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Conn. massacre: Lessons from Israel, where guns are a way of life


TEL AVIV -- The Connecticut school massacre has raised the issue of gun control not only in the United States but also in Israel, where self-defense is not so much a point of law as a way of life.

In Israel, schools are protected by armed guards, and everyone is on some sort of an alert for suspicious objects or people.

Cars and personal belongings are checked at cafés, movies theaters, public buildings and malls.

Although security guards here are not your typical ex-Navy SEALS, they do act as a first barrier – a line of defense that could have saved the lives of the innocent children at Sandy Hook Elementary School.

Young men carrying M16 rifles – soldiers either on their way back or coming home from their military base – are a common sight on main streets in Jerusalem or Tel Aviv.

However, it is very difficult for any Israeli civilian to purchase and own a gun, and all must have a license to do so. The ownership of  assault rifles by a private person is forbidden, and pistols are limited to one per person.

In a country with a population of almost 8 million there are only about 300,000 weapons, of which just over half - 170,000 - belong to private individuals. The rest belong to security institutions. 

The license process, which must be completed every year, includes mental and physical health checkups as well as a firing-range exercise. Most importantly, it is a crime with harsh penalty to carry a weapon in Israel without a license.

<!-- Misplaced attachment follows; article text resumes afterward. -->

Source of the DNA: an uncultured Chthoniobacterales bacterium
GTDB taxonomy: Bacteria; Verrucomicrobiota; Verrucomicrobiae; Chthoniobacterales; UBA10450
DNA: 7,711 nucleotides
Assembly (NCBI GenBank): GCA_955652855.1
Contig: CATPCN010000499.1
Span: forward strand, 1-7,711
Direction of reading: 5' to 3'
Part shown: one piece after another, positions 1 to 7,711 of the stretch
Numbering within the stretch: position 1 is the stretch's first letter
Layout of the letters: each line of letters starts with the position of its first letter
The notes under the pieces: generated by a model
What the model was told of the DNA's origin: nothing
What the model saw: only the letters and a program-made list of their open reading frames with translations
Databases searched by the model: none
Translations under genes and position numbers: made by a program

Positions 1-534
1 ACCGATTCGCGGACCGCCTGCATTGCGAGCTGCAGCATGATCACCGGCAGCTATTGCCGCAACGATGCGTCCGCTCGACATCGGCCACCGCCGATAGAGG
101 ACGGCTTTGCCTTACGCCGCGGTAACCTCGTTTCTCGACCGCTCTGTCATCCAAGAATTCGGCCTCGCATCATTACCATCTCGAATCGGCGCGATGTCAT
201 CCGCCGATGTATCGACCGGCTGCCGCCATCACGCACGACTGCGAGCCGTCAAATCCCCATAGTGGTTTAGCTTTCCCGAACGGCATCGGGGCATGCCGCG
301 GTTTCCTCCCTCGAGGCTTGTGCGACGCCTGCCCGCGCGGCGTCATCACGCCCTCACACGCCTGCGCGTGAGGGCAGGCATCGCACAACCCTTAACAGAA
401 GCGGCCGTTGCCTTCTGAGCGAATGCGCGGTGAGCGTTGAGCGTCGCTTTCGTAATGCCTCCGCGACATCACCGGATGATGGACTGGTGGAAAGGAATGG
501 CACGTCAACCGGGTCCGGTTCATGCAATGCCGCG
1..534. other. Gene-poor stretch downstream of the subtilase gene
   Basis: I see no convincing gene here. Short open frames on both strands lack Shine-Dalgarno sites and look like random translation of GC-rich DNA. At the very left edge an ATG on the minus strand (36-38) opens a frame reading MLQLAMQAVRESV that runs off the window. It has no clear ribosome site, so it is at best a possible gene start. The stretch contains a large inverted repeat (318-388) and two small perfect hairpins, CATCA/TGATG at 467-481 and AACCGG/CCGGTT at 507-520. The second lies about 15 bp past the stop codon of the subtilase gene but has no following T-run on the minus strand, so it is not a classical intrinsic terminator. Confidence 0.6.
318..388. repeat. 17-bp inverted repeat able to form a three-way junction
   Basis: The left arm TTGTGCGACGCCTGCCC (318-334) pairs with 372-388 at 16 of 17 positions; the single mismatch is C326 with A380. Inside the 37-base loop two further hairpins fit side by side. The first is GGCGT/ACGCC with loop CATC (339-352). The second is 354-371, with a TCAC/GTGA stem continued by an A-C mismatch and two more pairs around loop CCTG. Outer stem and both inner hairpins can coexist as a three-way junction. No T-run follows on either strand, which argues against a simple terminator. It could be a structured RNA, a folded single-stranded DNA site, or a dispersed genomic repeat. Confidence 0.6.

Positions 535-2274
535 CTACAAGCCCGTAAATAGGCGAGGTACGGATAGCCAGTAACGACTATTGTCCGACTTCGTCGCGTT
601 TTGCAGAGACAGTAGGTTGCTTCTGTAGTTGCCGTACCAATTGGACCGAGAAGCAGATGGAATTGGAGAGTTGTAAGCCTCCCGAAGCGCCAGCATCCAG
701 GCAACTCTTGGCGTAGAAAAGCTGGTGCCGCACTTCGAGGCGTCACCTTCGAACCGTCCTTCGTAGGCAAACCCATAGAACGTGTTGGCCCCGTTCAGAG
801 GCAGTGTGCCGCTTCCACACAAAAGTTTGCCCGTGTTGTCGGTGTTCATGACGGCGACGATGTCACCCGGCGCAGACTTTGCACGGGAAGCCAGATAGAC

Security guards must meet regulations before they are granted the license to carry a gun; they must be at least 27 years old, unless they served in the army, in which case they can apply at the age of 21. They also need to be a resident of Israel for at least three years and sign a waiver that gives the health ministry and the police the right to check their health and criminal records.

Yariv, owner of the Lahav weapon shop in Tel Aviv, told Israeli Army radio: "A very little amount of people buy private guns, since the Israeli citizen knows in advance that his chances to buy and own a gun amounts to zero.

“Most of the buyers are men who are demanded by their work to carry a weapon.”

There are only a few tens of thousands of legal guns in Israel, most owned by settlers living in the West Bank who are granted dispensation because of the need for self-defense while traveling to and from the West Bank.

Such measures mean that, despite a backdrop of violence committed with illegal weapons, there are hardly any random killings at all. It is impossible for a 20-year-old to buy and own a gun openly.

Paul Goldman is an NBC journalist based in Tel Aviv.

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